Step into Wuhan East Lake Dali village, filar silk continuously harp, sometimes crisp, sometimes vigorous. In an ancient courtyard named "Nantianfang", the host Ruan Yanjun plays the piano and sings while the guests sit around the stove, listening to the piano and drinking tea.
"Guqin is the 'bosom friend' I met in Wuhan." Ruan Yanjun recently told reporters in an interview.
Nguyen Yan Tuan from Quang Tri Province, Vietnam, is a guqin player and master. Eighteen years ago, he came to Central China Normal University to study ancient Chinese literature and became a doctor of literature. After graduation, Ruan Yanjun stayed in Wuhan and taught guqin playing and moking skills.
Guqin, a traditional Chinese musical instrument, has a history of more than 3,000 years. Wuhan is the "hometown of bosom friend". The story of Boya meeting bosom friend when he played the piano happened here.
Learning Chinese Musical Instruments well is no easy task. At first, Ruan Yanjun spent every spare time in the library looking up ancient qin documents, from Biloki Mojo of the Northern Song Dynasty to the Secret Music of Magic, the earliest extent collection of qin tunes in China. He studied and practiced one by one. "Many ancient books are in vertical rows and traditional forms, which are difficult to understand. I have to make great efforts to look up materials and consult teachers to understand their history and culture." Nguyen Yanjun said.
More difficult than reading ancient books, is to recognize the music. A wall in Nguyen Yanjun's home is covered with characters that look like Chinese characters, but are not. He introduced that this is a guqin character reduction score, using a Chinese character or side reduction pen to indicate the number of strings played, emblem position, left and right hand fingering, such as hook, pick, wipe, etc., is unable to replace the staff. As a performer, one must learn by heart the reduced character score.
"Those who are good at the harp are good at it." Having learned to play the instrument, Ruan Yanjun began to master the instrument by himself. The production of guqin follows the ancient method, which requires more than one hundred procedures, such as raw paint, ash scraping, winding and tuning. It takes an average of three years to make a guqin.
"The groove belly is the key step to the guqin. It determines the sound quality of guqin." With one hand holding the guqin panel and the other hand holding the spatula, Ruan Yanjun repeatedly polished the grooves along the wood grain to a suitable thickness. From time to time he tapped the panel with his forefinger, listening for the purity of the low notes and the clarity of the high notes.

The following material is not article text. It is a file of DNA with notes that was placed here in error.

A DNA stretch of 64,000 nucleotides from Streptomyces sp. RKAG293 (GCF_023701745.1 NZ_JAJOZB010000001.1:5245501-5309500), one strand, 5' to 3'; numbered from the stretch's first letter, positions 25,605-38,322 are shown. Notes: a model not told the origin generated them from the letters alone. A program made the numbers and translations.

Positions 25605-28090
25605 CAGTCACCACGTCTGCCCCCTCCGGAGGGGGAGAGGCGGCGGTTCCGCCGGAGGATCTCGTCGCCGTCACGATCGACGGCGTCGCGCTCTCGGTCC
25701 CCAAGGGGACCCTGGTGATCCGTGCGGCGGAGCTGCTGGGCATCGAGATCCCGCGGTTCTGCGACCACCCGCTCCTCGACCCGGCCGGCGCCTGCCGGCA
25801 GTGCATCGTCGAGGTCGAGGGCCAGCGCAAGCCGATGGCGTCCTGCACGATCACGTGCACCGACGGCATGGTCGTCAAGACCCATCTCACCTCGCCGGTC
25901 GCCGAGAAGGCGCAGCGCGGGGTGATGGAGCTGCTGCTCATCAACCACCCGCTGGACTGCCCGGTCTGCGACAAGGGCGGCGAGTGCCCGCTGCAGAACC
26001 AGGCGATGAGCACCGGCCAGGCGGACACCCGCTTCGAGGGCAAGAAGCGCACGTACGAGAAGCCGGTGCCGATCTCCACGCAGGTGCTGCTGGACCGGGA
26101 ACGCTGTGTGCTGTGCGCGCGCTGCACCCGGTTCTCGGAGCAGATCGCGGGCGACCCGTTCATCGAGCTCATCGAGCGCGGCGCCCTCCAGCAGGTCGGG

As a companion, so a friend. Ruan Yanjun still remembers the first guqin he made by hand many years ago, when he was still in school and had little money, so he had to buy cheap materials online to make the instrument. When the boss learned that this foreign guy was crazy about Chinese Musical Instruments, he graciously sent the materials to him for free. Now, the two have become no talk of "Qin friends."
Rooted in China for 18 years, Ruan Yanjun has visited all the famous mountains and rivers in China and has friends all over the north and south. He and Dai Jianye, his doctoral supervisor, became not only bosom friends, but also father and son. They called each other every day to share their life experiences and study experiences. This Spring Festival, Ruan Yanjun invited his teachers and friends to his home for a small gathering, playing the piano and chatting.
Ruan has also adopted Weiwei, a dog, and Yangyang, a stray cat, which are taken from "As mighty as Mount Tai" and "as mighty as the Ocean is like a river" in Yu Boya's story of "Mountains and Rivers". "In a way, they're my friends, too." "He laughed.
Ruan Yanjun has always had a wish: to bring Guqin back to his hometown. "Music knows no borders, and I plan to build a base for spreading traditional Chinese culture, mainly guqin, in my hometown."